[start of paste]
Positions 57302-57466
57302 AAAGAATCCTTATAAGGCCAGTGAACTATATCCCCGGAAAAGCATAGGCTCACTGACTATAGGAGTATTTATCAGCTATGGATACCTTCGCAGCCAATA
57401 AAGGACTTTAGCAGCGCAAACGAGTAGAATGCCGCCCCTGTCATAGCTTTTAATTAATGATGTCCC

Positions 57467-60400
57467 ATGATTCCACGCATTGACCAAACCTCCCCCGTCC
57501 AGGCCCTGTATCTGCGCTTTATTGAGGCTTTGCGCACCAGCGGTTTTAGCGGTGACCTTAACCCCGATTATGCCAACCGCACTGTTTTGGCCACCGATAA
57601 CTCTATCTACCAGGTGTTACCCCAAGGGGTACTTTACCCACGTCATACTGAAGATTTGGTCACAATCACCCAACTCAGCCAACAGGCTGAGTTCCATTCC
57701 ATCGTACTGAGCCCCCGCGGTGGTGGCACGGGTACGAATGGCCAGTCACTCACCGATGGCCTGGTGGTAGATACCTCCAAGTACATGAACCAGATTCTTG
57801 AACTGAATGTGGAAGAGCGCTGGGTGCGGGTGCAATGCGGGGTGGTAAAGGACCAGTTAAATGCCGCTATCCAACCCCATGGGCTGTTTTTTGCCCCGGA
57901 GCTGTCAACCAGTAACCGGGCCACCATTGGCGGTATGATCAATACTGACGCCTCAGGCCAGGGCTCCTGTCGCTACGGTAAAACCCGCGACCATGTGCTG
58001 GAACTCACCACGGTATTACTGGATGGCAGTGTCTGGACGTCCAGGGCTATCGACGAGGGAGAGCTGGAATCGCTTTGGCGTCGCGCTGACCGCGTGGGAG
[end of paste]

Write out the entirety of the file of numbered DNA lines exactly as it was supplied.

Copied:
Positions 57302-57466
57302 AAAGAATCCTTATAAGGCCAGTGAACTATATCCCCGGAAAAGCATAGGCTCACTGACTATAGGAGTATTTATCAGCTATGGATACCTTCGCAGCCAATA
57401 AAGGACTTTAGCAGCGCAAACGAGTAGAATGCCGCCCCTGTCATAGCTTTTAATTAATGATGTCCC

Positions 57467-60400
57467 ATGATTCCACGCATTGACCAAACCTCCCCCGTCC
57501 AGGCCCTGTATCTGCGCTTTATTGAGGCTTTGCGCACCAGCGGTTTTAGCGGTGACCTTAACCCCGATTATGCCAACCGCACTGTTTTGGCCACCGATAA
57601 CTCTATCTACCAGGTGTTACCCCAAGGGGTACTTTACCCACGTCATACTGAAGATTTGGTCACAATCACCCAACTCAGCCAACAGGCTGAGTTCCATTCC
57701 ATCGTACTGAGCCCCCGCGGTGGTGGCACGGGTACGAATGGCCAGTCACTCACCGATGGCCTGGTGGTAGATACCTCCAAGTACATGAACCAGATTCTTG
57801 AACTGAATGTGGAAGAGCGCTGGGTGCGGGTGCAATGCGGGGTGGTAAAGGACCAGTTAAATGCCGCTATCCAACCCCATGGGCTGTTTTTTGCCCCGGA
57901 GCTGTCAACCAGTAACCGGGCCACCATTGGCGGTATGATCAATACTGACGCCTCAGGCCAGGGCTCCTGTCGCTACGGTAAAACCCGCGACCATGTGCTG
58001 GAACTCACCACGGTATTACTGGATGGCAGTGTCTGGACGTCCAGGGCTATCGACGAGGGAGAGCTGGAATCGCTTTGGCGTCGCGCTGACCGCGTGGGAG